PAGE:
| Fort Myers News-Press
John Gunter, the Cape Coral city council member for District 1 and the mayor pro tem, became the new mayor of one of the nation’s fastest-growing cities Wednesday night following a vote by his peers.
Cape Coral mayor Joe Coviello died Jan. 13 at the age of 65. Gunter left Coviello’s seat empty for the meeting.
“I know that Mayor Coviello is here in spirit,” Gunter said as they got going, a day after Coviello’s funeral and a day after Gov. Ron DeSantis ordered the state capitol flag to fly at half-staff in Coviello’s honor.
The seven council members could have chosen to hold a special election or appoint a replacement for Coviello, according to the city charter.
Lee County supervisor of elections Tommy Doyle explained a special election would cost between $250,000 and $500,000 to Cape Coral taxpayers, depending on the number of candidates.
The seven council members then were unanimous in appointing, rather than electing, a successor to Coviello, who was elected November 2017 for a term expiring November 2022.
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Gunter, who is also the president of Gulf Coast Premier Homes, will serve the remainder of Coviello’s term. A replacement for Gunter’s now-vacant District 1 council seat will be appointed by the council at a future meeting.
Gunter, placing his right hand on a Bible held by fellow council member Jennifer Nelson, was sworn in as mayor shortly before 6 p.m. Wednesday. He addressed the council just before the 6-1 vote appointing him as mayor, with council member Rick Williams voting no.
“I think in the last three years and two months, I’ve shown a high work ethic,” Gunter said. “I’ve tried to do the necessary homework on any issue that’s brought before this council. It’s not just what the staff gets for us, but what I go out and find for myself.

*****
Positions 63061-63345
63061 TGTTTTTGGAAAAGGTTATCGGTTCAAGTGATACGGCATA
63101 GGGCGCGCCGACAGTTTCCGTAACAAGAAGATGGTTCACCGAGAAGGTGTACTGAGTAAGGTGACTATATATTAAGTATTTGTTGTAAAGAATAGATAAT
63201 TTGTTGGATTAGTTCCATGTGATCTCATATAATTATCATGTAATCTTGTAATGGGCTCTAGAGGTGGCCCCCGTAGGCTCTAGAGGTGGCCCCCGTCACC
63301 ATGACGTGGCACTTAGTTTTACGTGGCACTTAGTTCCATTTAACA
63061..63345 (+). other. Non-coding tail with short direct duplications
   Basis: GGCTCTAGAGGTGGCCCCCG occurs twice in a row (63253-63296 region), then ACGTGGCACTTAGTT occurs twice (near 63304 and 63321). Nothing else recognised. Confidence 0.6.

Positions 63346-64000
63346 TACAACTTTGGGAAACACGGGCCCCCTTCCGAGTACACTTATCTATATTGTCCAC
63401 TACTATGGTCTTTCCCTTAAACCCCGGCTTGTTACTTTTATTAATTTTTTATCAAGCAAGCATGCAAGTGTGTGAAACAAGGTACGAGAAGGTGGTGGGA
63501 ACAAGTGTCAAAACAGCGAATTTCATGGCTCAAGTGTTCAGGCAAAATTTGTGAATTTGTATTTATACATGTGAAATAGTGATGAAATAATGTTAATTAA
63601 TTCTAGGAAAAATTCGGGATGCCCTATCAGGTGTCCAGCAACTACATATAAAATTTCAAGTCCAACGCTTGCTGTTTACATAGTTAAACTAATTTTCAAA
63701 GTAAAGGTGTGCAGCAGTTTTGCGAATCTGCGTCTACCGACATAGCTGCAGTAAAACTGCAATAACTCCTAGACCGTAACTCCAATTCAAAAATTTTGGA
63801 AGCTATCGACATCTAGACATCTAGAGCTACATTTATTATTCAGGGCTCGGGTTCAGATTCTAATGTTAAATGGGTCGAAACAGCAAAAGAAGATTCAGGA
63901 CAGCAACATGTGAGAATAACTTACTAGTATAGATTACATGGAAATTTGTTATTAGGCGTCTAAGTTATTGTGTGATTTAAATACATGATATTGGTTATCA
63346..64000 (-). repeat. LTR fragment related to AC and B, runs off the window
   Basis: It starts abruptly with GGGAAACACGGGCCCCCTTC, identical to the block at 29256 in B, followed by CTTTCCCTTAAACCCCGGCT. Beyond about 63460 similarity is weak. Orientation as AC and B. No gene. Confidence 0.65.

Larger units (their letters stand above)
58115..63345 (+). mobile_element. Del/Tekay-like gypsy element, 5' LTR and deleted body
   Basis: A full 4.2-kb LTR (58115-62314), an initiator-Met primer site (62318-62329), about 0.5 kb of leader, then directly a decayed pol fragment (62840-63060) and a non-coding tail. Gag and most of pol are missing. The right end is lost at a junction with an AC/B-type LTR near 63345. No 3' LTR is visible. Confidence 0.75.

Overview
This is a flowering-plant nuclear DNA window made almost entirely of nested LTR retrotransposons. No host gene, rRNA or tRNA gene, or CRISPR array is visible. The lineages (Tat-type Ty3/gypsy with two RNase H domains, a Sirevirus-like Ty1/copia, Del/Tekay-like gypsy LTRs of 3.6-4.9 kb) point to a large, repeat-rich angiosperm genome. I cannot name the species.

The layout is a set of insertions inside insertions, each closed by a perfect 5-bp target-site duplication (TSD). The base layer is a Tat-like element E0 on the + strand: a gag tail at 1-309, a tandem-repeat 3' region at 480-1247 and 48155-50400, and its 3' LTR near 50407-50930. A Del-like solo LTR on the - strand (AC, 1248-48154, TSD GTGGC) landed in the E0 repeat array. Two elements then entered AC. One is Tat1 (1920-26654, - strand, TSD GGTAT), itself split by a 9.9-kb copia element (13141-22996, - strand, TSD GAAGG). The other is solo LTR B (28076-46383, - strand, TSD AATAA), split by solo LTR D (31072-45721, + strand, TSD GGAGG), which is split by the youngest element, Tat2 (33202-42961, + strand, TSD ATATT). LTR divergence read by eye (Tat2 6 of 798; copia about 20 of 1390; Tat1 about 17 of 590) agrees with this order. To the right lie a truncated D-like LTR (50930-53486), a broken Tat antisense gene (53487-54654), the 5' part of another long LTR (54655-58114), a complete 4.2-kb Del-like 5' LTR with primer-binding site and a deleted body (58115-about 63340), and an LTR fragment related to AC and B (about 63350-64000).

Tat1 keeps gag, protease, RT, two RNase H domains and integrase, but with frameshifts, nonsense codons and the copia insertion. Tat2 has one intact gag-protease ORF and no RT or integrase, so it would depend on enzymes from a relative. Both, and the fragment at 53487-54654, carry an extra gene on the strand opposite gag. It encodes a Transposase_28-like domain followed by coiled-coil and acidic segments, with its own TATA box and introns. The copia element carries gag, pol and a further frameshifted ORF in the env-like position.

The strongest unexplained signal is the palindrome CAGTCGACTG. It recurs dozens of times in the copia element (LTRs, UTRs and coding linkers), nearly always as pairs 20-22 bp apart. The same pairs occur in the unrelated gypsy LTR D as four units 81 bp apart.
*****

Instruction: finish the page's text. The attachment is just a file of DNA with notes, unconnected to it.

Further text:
“Mayor Coviello has some big shoes to fill. That year and 10 months will be here before we know it. That will give our community the choice to pick a new mayor then. My goal is to fill in and make sure we don’t miss a beat. We have a new city manager. I think the next 18 months will be extremely critical to the strategic planning of our city. I will guarantee you that I will be there to do whatever’s necessary for the citizens of our city.”
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Council members Tom Hayden, Robert Welsh and Jessica Cosden expressed their desire to spend two weeks accepting applications from citizens and possibly appointing a new mayor from them if not a fellow council member.
“There are previous mayors and previous council members who might be willing to fill the seat, which could then lead to a clean election in two years,” Welsh said. “This would keep the council together. I do agree with council member Hayden and see what we get from all seven districts. If it’s only a two-week process, that wouldn’t leave us too far behind.”
Nelson, Gunter, Williams and Dan Sheppard disagreed, voting to move forward with nominating from a new mayor from among them.
“I want you all to understand that none of us up here have the power to steer this city,” Sheppard said. “It’s a team effort. If our team up here feels comfortable picking someone from the team, our team is going to be strong.”
At the urging of Sheppard, only Gunter and Williams expressed a desire to accept the role.
“I believe you’ve earned it,” Hayden said to Gunter, just before the vote appointing him mayor. “I appreciate the fact you make informed decisions. You have my support in nominating you.”